SACRAMENTO (CN) - Cities across California have sued the state twice, accusing it of raiding local coffers in an unending, and unconstitutional, effort to balance its budget.
Both Superior Court lawsuits have roots in recent legislative history.
In 2011, California lawmakers passed AB1X26, banning city redevelopment agencies. The redevelopment agencies (RDAs) were created to fight urban decay and revitalize blighted neighborhoods. And, as revitalization projects are wont to do, they racked up hefty bills.
Before AB1X26, the RDAs issued tax allocation bonds to finance redevelopment projects. The bonds are secured by the promise of tax increment revenue - the expected tax increases generated by redevelopment - and are senior to all other potential uses of the money.
California in 1952 became the first state in the nation to use tax increment financing.
By 2008, more than 400 California redevelopment agencies had an aggregate of more than $10 billion per year in revenue, $28 billion in long-term debt and $674 billion of assessed land values.
And according to one of the recent complaints, from 13 cities from across California, the Legislature "eliminated redevelopment agencies so that it could capture the revenue such agencies generate."
AB1X26 dissolved the RDAs, pushing their projects and expenditures onto the cities, unless the cities opted out.
(The City of Bellflower, as successor of its dissolved RDA, is the lead plaintiff in that complaint. The lead defendants in both cases are state Finance Director Ana Matosantos, and the State Board of Equalization. The lead plaintiff in the second complaint is the California League of Cities.)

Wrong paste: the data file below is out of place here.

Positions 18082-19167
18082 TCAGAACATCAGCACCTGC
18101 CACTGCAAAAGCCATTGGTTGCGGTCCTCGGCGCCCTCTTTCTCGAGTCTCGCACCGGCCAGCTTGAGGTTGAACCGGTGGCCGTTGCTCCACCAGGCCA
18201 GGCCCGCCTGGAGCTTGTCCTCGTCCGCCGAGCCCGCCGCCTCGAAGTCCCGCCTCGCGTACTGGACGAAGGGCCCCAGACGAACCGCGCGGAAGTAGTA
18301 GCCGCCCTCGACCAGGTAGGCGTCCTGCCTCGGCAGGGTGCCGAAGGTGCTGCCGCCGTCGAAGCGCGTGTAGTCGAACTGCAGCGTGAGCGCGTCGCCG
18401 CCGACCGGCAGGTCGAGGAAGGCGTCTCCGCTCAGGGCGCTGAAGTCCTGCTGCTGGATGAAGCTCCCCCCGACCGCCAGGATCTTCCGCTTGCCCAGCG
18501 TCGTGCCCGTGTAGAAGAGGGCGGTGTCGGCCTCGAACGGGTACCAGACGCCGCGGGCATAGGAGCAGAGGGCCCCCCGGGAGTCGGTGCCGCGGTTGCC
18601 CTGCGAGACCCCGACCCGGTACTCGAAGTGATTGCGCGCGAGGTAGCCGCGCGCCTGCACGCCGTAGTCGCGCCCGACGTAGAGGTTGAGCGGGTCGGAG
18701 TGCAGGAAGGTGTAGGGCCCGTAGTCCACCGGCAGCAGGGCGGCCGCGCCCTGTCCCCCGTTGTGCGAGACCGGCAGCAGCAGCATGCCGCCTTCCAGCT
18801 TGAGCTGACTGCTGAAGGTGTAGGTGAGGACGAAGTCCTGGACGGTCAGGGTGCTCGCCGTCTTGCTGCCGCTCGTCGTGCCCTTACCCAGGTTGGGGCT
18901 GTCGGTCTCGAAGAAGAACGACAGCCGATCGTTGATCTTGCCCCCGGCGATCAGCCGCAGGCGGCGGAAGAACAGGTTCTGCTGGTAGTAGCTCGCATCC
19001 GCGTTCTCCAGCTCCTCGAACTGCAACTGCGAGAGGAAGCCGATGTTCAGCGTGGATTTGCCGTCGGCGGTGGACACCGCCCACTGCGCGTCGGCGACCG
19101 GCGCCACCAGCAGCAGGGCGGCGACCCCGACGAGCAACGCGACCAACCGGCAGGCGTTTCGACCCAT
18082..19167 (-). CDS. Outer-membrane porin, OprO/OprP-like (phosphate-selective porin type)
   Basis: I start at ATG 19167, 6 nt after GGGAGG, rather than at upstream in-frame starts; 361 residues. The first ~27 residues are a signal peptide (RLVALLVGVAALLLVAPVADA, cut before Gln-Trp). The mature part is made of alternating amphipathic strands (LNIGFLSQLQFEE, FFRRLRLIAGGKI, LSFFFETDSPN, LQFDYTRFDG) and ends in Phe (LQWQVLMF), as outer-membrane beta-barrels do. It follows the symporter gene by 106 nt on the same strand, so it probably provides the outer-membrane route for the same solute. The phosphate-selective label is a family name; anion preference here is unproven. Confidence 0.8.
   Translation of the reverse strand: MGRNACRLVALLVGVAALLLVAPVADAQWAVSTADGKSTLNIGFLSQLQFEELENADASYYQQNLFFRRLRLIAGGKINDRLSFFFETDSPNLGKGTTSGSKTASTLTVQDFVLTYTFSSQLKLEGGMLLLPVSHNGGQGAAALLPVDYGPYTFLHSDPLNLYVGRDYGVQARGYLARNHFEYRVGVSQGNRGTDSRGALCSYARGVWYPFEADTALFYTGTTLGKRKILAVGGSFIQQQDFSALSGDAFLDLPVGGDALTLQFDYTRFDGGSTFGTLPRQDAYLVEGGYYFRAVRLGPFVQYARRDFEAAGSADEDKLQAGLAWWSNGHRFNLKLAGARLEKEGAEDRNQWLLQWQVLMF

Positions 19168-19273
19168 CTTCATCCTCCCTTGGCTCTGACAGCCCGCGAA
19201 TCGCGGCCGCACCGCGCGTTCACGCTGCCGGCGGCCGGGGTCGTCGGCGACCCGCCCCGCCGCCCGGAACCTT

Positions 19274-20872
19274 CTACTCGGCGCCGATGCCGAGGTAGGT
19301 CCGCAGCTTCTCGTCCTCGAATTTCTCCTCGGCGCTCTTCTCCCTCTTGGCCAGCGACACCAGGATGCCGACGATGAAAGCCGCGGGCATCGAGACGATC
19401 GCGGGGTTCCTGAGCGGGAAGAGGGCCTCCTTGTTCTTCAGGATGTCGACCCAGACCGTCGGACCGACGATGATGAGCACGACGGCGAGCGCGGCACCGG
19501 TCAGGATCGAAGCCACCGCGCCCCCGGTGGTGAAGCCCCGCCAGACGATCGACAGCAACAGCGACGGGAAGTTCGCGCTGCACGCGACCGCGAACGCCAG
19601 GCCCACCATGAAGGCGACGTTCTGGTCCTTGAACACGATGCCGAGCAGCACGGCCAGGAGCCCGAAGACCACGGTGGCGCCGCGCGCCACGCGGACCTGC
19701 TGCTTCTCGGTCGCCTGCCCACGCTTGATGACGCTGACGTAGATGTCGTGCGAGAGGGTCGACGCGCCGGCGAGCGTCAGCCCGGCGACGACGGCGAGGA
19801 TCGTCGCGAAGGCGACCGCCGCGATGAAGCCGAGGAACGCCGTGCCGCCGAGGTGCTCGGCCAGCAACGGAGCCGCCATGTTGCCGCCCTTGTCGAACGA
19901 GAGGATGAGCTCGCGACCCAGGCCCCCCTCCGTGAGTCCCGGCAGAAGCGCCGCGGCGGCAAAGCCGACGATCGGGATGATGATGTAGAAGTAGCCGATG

This year, the Legislature passed AB 1484, amending AB1X26. According to Bellflower's complaint, the Legislature designated AB 1484 as a budget trailer bill, meaning it took effect the instant Gov. Jerry Brown signed it, "even though it did not attain the 2/3 vote in each chamber of the Legislature required by California Constitution, Article IV, section 8 for urgency legislation."
"[T]he State fashioned AB 1484 as a mechanism inconsistent with the California Constitution and several established legal doctrines whereby it could unilaterally decide to withhold tax proceeds due local agencies based on the State's unilateral decisions without judicial review or any of the checks and balances fundamental to fair administrative practice and to the checks and balances fundamental to our democracy," Bellflower claims.
The cities, as successor agencies for the RDAs, send two reports per year to their county's auditor-controller, the State Controller and California's Department of Finance, detailing the former RDAs' repayment obligations for that time period. These reports are approved and signed off by seven-member oversight boards in each city that had RDAs.
Bellflower calls AB 1484 an "unprecedented grant of power to the Department of Finance to eliminate or modify an enforceable obligation otherwise approved by the oversight board for a successor agency to a former redevelopment agency and to simply help itself to the successor agency's or affected city's (a legal stranger to the redevelopment agency, the successor agency and the oversight board) shares of the general sales and use tax, as well as the property tax which Proposition 13 ... guarantees to local governments."
Bellflower claims that AB 1484 granted California's Department of Finance the power to order the Board of Equalization to suspend sales tax payments to the cities if they miss the obligation repayment report deadline - even if the delay is caused by the state.